150 words agree or disagree
Men and women share differences and similarities alike in terms of roles and tactics utilized to carry out terrorist plots. Women’s roles in terrorist plots have changed throughout history, with the recent decades having experienced a surge in women’s participation. In history, women have often held a logistical role in terrorist operations. These days, however, women are increasingly used on the front lines in roles such as suicide bombings. The scope and goals of terrorist organizations containing women vary greatly from groups such as The Black Widows of Chechnya, The Revolutionary Armed Forces of Columbia, and modern-day ISIS operations. The two factors that remain the same, however, are women are often recruited online for these organizations, and the treatment of women in the criminal justice system has never quite matched the treatment of men when it comes to sentencing.
When it comes to prosecuting women for acts of terrorism, I do not believe that any differences should exist between how women are treated and how men are treated in the criminal justice system. Sentencing guidelines exist specifically to erase the possibility of gender-based, racial-based, or other forms of bias-based sentencing. Statistically speaking, women have received lesser punishments than men in the U.S criminal justice system due to their perceived “lesser role,” however, the disproportional treatment gives terrorist an advantage when recruiting. Less severe punishments for women will just lead to women being utilized as the tool of choice for these terrorist events, which it appears may be the current modus operandi, considering how much women’s participation in terrorist activities have increased over the past few decades. A 2015 study found that “women were 58 percent less likely to be sentenced to prison than men, and posits that judges were inclined to treat female defendants differently when they conformed to traditional gender roles,” (Treatment of Terrorists: How Does Gender Affect Justice? 2018).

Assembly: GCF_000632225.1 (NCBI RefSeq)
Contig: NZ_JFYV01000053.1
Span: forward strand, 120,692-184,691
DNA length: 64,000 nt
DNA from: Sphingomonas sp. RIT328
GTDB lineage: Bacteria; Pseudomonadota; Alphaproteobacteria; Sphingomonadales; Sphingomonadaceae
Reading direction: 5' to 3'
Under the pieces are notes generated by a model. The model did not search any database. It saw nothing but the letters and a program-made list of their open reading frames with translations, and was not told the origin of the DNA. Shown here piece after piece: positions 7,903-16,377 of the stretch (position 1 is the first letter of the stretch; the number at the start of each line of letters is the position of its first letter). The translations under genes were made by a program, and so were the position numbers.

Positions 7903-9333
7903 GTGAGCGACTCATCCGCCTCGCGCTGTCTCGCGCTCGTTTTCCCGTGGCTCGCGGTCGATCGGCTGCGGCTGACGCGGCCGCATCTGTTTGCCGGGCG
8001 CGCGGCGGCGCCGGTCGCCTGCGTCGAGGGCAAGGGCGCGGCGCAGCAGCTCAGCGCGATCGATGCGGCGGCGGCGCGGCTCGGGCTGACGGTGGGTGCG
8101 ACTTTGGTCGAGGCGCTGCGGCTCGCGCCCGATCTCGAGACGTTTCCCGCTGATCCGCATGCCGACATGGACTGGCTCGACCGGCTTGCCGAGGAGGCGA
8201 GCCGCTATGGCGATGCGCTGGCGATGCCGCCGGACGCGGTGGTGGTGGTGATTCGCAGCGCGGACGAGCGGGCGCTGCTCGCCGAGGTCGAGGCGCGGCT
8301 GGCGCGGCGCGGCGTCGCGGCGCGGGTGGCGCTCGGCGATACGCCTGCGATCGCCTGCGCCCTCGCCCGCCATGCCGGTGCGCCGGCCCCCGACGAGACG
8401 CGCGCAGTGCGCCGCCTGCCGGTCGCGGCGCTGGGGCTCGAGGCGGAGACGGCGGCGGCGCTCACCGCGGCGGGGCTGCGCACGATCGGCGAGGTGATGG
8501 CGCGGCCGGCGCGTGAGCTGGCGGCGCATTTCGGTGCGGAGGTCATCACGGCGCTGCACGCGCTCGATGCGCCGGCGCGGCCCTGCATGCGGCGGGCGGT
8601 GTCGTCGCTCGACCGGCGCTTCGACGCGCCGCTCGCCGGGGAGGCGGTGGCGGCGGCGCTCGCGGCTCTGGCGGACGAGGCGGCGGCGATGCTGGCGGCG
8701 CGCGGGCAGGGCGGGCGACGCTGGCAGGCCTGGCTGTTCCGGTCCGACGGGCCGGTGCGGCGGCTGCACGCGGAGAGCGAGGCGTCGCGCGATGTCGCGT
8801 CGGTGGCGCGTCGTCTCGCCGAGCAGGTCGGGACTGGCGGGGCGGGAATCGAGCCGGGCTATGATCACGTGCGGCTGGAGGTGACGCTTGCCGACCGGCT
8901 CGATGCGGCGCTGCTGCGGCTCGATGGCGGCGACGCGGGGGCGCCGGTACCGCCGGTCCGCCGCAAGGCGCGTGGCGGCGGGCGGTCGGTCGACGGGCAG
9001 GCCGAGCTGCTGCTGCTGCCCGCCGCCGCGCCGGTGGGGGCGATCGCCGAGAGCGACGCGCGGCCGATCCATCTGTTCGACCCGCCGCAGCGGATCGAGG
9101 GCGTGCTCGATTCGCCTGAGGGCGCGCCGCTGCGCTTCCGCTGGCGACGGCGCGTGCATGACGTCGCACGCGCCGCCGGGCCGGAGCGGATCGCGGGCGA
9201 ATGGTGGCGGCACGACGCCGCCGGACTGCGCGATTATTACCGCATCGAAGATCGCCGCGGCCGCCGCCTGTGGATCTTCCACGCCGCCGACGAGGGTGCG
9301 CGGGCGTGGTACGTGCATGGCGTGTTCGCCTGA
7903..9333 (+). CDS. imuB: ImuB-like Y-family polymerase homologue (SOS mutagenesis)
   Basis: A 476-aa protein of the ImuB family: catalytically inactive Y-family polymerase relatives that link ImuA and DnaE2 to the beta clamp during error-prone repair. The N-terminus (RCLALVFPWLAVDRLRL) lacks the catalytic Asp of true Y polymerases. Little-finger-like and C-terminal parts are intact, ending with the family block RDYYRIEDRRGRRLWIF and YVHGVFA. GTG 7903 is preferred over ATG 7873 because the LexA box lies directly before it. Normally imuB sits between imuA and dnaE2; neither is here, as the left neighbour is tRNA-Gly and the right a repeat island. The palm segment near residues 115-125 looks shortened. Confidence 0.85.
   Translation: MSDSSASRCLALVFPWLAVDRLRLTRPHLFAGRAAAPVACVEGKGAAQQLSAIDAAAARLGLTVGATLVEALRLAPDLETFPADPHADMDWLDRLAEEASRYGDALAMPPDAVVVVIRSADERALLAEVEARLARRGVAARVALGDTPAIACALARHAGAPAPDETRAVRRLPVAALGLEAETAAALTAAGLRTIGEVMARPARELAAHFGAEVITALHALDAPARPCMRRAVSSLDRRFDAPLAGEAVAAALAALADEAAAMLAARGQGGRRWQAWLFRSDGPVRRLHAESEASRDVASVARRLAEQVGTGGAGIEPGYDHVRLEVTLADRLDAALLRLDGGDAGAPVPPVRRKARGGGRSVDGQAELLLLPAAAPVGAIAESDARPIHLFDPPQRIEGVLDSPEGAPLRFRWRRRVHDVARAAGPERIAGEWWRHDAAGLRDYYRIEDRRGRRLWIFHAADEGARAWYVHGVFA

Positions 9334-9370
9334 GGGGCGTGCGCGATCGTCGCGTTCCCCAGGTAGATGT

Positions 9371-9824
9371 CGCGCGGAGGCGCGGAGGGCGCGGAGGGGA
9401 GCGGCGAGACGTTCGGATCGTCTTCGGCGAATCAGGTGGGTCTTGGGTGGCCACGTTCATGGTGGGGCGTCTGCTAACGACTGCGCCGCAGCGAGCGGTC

I do not feel that counter-terrorism strategies should necessarily reflect a difference, however, I do think that counter-intel experts should be well informed of how women are used in terrorist plots, and should be privy to the possibility of whether a woman voluntarily took up arms, or was being used against her own will in terrorist plots. Both of these possibilities exist in today’s world, and the implications of either role will likely alter the eventual outcome in sentencing.
Thank you for reading my forum post, and for all the pleasant interaction throughout the past 8 weeks! I wish each and every one of you the best of luck in your future endeavors.
Jaime Le Francois
Treatment of Terrorists: How Does Gender Affect Justice? (2018, September 10). Retrieved from https://ctc.usma.edu/treatment-terrorists-gender-affect-justice/
Women in Terrorism: Exploring the motivations of Women Joining Terrorist Organizations [PDF]. (2014, Spring).
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